Geoff Steventon has recently led a team on a yearly trip to East Timor. Following is his report of the trip with some pictures. Geoff has been leading a yearly team to Weberek since 2002 and has a great love for Weberek, East Timor and has developed many precious relationships over the last 14 years. Geoff is a farmer in Parkes, a pastor at the Peak Hill Uniting Church and a retired Lieutenant Colonel in the Army Reserve.
Return to a well trodden path
A team of twelve people travelled to East Timor to continue to bless the people in the village of Weberek. Weberek is situated on the South coast in an isolated location. The trip was long and arduous, taking over nine hours on a deteriorating road system in constant rain. After the war of independence, this village was overlooked, being small and off the main road. This fact came to the attention of a group called Youth With A Mission (YWAM). The crucial need was a water supply, as the village bore pump had been destroyed by the withdrawing militia. The wells dried up in the dry season and the villagers were walking with hand carts two kilometres to collect water.
The village was visited in 2002 and asked if they would welcome assistance from YWAM. The result over the last 14 years has been a wonderful story of cooperation between the villagers and the volunteers who have worked there since then. YWAM handed over to the present group, Koinonia Weberek, and the work continues to the present.
This year the team from “Koinonia Peak Hill” (NSW) worked with “Koinonia Weberek” to continue the alliance that has been formed. A Friendship Agreement was signed in 2010 between the Parkes Shire, NSW, and the village of Weberek. This year the Mayor of Parkes, Ken Keith OAM joined the team for his fourth time.
The 2016 Team
In the team we had farmers, teachers, an engineer, an electrician and others, with a heart to help the Timorese to develop a healthier and self sufficient lifestyle.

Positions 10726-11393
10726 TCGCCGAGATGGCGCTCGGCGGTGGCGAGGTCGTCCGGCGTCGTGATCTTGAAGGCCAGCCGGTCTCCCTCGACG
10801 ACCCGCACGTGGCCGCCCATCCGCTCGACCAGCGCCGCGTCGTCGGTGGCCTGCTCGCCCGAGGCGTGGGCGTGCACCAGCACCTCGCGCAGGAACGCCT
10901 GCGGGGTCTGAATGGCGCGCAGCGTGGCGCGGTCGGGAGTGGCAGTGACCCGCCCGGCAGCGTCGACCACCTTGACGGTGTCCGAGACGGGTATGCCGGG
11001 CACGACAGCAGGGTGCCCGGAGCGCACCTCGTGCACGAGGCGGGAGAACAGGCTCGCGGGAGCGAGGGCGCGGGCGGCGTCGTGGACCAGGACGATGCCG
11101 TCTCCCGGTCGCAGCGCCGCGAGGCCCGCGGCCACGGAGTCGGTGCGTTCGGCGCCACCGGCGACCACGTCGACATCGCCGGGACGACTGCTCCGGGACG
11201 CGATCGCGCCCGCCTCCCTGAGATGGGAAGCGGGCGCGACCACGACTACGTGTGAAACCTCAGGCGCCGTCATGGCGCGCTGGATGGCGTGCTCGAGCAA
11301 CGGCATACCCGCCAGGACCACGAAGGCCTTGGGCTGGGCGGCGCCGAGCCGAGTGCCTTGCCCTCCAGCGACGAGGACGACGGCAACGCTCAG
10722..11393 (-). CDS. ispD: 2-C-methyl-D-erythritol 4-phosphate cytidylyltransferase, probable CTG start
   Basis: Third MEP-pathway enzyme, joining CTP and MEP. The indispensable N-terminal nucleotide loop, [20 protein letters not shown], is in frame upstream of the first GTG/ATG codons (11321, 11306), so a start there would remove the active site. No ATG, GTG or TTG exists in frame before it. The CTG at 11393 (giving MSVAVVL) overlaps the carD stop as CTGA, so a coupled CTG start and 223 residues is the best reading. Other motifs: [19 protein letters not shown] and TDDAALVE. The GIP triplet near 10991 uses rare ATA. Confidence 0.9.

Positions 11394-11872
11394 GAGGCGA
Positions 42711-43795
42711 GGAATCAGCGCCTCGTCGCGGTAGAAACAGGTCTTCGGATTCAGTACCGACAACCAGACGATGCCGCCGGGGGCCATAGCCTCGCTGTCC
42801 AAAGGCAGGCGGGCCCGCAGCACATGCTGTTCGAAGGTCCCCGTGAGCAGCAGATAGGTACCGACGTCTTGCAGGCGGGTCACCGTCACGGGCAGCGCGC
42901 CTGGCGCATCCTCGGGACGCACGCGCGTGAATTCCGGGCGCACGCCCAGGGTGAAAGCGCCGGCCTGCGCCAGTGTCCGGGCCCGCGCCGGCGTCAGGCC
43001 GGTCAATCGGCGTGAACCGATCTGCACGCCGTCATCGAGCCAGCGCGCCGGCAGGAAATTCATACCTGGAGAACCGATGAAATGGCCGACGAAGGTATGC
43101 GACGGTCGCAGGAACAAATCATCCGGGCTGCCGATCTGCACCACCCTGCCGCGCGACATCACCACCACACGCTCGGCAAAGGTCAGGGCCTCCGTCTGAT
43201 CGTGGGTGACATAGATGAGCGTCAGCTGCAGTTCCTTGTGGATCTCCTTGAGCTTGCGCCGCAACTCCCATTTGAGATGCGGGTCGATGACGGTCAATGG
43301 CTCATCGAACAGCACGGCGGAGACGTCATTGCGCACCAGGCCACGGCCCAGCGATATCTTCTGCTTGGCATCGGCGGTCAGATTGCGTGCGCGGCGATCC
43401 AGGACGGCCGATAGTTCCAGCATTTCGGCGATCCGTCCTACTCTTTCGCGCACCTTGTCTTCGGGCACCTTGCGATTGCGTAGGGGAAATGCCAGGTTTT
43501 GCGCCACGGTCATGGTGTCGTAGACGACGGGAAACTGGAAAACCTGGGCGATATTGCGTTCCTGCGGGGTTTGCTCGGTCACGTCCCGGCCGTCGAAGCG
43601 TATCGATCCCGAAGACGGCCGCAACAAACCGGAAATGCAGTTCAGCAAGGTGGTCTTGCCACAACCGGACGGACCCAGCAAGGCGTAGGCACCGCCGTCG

The base in Weberek is called “Koinonia Weberek”. Koinonia is the Greek word for fellowship, and that’s what the permanent missionary nurses are all about.
Our team was there to help the medical clinic by restoring the water supply to the clinic, and to erect a fence that will exclude the livestock, which roams the village.
Solar Panels & Pump
The Solar Pump on the village bore required a new motor which the team brought with them. This was not a simple repair as the pump is a submersible one at a depth of 40 metres. It required a sealed joint on the wiring which would be waterproof.
The solar panels, installed in 2003, had deteriorated in the tropical humidity and had to be replaced. The new panels, brought with the team, were installed, and provided a much greater volume of water. This is the water supply to the medical Clinic.
Our electrician was also kept busy upgrading the solar power at the base. The panels and battery bank were rewired and the power increased to allow the electric refrigerator to now work efficiently, laptops and phones to be recharged and LED lighting to last longer.
The human impact
The teachers on the team had a lively time with the many children they worked with. The group swelled to over seventy children from toddlers to teens. They enjoyed games, stories and singing, all translated by our Timorese worker, Rosalina, and Lucinda the Australian Midwife nurse.
The impact of our visit has been immense on each of the members. As we shared together about our impressions we saw a common theme. The people, especially the children, are just like us, but lacking the training and opportunity to develop their community.
Children with donated toys
14 year old Gracindo
Acuso & Abeke
Thoughts for next year?
We are planning to take a short term trade training team. Basic electrical and mechanical training. When the electricity arrives the villagers will be able to harness the opportunities this will bring for improvement in their lives.